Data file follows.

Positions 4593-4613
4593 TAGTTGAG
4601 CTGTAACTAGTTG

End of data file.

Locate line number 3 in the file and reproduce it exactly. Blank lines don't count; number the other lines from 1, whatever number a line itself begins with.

4601 CTGTAACTAGTTG